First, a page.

“I Will Go On” is one of the most encouraging songs we’ve ever written. It is also one of the most discouraging, and I must say it was far easier to write than it is to live out. It is encouraging because it reminds us over and over to get the hard stuff into perspective, realign our worldview, and get the past behind us. It is one of the most discouraging – at least for me – because about the time I get to the place where I have put the past behind me on one issue in my life, repented for my attitude of resentment, self-deprecating regret, or paralyzing discouragement and asked God to help me refocus on Him and the future and surrender to the upward pull of His grace, some new life-tsunami sweeps into my life.
Perhaps that is why confession, repentance, trust in, and reliance on the work God has done (and not on our own abilities), gratitude and praise, and active compassion for others are all so essential to the ongoing faith life of believers.
“I Will Go On” comes to the surface for Bill and me as one of our favorites of the songs we have written. We have found that it is so basic to a healthy spiritual life to keep on forgiving not only others, but ourselves as well. It is so necessary to have the courage to admit it when we are less than gracious, to let go of bitterness and regret before it takes root, to embrace hope – both for ourselves and for those around us – and to choose to turn and face forward, as Paul said, “toward the prize set before us.”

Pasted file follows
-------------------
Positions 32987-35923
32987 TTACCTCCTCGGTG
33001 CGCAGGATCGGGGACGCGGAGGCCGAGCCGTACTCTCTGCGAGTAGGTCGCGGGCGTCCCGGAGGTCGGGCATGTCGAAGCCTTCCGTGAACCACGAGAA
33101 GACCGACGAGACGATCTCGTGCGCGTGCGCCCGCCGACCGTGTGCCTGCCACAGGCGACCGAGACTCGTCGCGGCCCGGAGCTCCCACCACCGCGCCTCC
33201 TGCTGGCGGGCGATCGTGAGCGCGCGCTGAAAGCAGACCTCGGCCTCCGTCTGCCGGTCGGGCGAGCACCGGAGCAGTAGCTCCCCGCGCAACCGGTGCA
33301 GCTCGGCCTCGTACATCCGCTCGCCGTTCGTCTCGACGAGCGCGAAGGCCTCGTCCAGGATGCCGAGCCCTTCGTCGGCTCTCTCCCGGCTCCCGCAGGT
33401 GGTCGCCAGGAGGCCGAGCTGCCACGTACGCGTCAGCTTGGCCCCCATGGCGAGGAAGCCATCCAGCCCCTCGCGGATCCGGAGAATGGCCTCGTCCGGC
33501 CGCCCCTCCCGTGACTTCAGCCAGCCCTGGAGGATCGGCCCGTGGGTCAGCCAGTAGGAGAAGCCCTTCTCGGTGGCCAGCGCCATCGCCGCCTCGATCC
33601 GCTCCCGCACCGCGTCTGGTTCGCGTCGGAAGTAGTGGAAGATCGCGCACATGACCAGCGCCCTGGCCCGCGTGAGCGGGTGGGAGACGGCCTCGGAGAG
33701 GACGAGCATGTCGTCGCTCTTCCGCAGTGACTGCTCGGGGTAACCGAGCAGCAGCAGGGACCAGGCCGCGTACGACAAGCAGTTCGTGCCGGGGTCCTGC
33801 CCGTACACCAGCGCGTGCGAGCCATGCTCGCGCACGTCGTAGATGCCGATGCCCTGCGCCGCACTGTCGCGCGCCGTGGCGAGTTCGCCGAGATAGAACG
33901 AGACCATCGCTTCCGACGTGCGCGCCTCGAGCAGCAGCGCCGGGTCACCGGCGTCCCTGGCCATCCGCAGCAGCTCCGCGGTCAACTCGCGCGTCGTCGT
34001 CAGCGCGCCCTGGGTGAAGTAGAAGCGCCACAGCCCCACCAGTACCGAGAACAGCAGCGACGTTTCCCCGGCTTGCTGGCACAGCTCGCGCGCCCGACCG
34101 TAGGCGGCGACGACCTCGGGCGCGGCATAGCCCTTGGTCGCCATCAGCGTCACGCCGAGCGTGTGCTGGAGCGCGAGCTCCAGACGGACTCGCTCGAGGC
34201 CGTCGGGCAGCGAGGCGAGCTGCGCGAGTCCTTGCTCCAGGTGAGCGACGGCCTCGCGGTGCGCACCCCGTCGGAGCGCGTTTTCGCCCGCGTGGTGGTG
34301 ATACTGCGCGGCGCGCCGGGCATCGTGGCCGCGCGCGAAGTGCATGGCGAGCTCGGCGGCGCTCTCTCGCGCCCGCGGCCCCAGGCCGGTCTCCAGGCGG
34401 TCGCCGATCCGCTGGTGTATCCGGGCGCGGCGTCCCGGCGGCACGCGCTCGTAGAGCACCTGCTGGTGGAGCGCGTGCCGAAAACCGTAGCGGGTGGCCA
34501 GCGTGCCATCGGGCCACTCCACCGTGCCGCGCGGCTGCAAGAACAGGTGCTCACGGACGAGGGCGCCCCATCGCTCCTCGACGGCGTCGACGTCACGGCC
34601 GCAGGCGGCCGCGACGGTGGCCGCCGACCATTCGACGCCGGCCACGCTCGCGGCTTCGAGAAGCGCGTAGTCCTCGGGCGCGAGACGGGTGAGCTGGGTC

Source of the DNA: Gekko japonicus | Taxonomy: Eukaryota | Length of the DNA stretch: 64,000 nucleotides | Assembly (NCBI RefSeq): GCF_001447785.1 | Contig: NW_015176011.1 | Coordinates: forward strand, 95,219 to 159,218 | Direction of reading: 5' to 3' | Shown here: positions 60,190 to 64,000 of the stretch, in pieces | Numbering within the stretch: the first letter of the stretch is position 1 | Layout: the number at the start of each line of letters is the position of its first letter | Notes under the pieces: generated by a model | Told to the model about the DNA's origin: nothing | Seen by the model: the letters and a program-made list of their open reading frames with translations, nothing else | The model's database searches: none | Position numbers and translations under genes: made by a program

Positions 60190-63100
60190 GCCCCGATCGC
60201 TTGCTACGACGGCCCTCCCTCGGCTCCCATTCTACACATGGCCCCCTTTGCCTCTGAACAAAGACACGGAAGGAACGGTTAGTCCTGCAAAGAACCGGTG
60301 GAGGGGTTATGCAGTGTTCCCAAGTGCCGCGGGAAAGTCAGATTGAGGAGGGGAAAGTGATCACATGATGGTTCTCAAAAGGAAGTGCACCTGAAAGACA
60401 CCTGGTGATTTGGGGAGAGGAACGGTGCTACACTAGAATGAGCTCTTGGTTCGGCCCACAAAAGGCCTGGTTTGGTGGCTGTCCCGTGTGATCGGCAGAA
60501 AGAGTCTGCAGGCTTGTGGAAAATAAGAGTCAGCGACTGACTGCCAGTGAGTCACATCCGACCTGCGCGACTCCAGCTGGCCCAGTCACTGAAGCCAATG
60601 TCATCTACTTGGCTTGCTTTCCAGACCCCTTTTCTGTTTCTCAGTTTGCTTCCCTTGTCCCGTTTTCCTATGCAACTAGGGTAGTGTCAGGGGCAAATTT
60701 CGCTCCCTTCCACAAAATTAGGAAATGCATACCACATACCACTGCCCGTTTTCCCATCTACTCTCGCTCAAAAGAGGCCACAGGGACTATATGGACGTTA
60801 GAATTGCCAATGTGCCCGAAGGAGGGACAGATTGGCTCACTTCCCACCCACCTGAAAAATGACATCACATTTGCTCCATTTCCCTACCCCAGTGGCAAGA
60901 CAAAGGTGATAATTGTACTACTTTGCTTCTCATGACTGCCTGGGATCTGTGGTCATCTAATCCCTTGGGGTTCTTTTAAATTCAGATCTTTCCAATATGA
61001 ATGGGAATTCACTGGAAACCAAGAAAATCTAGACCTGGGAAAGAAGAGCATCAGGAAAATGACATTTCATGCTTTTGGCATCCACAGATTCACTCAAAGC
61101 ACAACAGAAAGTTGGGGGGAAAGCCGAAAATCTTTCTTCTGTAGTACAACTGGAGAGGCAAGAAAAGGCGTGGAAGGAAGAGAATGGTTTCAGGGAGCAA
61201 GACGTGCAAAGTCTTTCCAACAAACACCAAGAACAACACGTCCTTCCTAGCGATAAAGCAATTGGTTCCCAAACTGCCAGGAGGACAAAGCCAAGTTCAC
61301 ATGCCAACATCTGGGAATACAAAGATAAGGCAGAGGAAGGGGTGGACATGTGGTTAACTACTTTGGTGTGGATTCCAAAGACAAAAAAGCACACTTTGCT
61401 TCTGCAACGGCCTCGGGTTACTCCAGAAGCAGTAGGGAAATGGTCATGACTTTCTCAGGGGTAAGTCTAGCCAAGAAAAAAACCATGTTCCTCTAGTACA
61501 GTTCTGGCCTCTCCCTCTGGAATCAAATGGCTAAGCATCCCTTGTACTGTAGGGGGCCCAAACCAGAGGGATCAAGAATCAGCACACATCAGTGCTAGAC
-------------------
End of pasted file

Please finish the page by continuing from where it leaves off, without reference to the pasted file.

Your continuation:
Counselors tell us that this song is not only good theology, but good psychology as well. Baggage from the past can shut down our future. Grudges and resentment can sabotage the good relationships just waiting to be realized. Authorities say that kids who grow up around score-keeping and getting even or who hear their parents stewing on injustices (when has life been fair?), learn to come at life with their fists doubled up ready to take on the first person who crosses their path. From there it just becomes a matter of bigger weapons: fists, sticks, clubs, guns, bombs…until the whole earth becomes encampments of bullies, lying in wait to blow up the planet.
How incredibly revolutionary are the words of Paul and Timothy and their letter to the community of faith in Philippi:
You’ll do best by filling your minds and meditating on things
true, noble, reputable, authentic, compelling, gracious – the
best, not the worst, the beautiful, not the ugly, things to praise,
not things to curse. (Philippians 4:8 The Message)
The cup of life holds only so much. In order to fill it with love, joy, peace, contentment, goodness, and progress, it must first be emptied of anger, blame, resentment, bitterness, grudges, and negative energies. It’s up to us.
The great news is that God promises to empower us for right living the minute we admit our failures and embrace His perfect work in us. “Do that, and God, who makes everything work together, will work you into his most excellent harmonies.” (Philippians 4:13 The Message)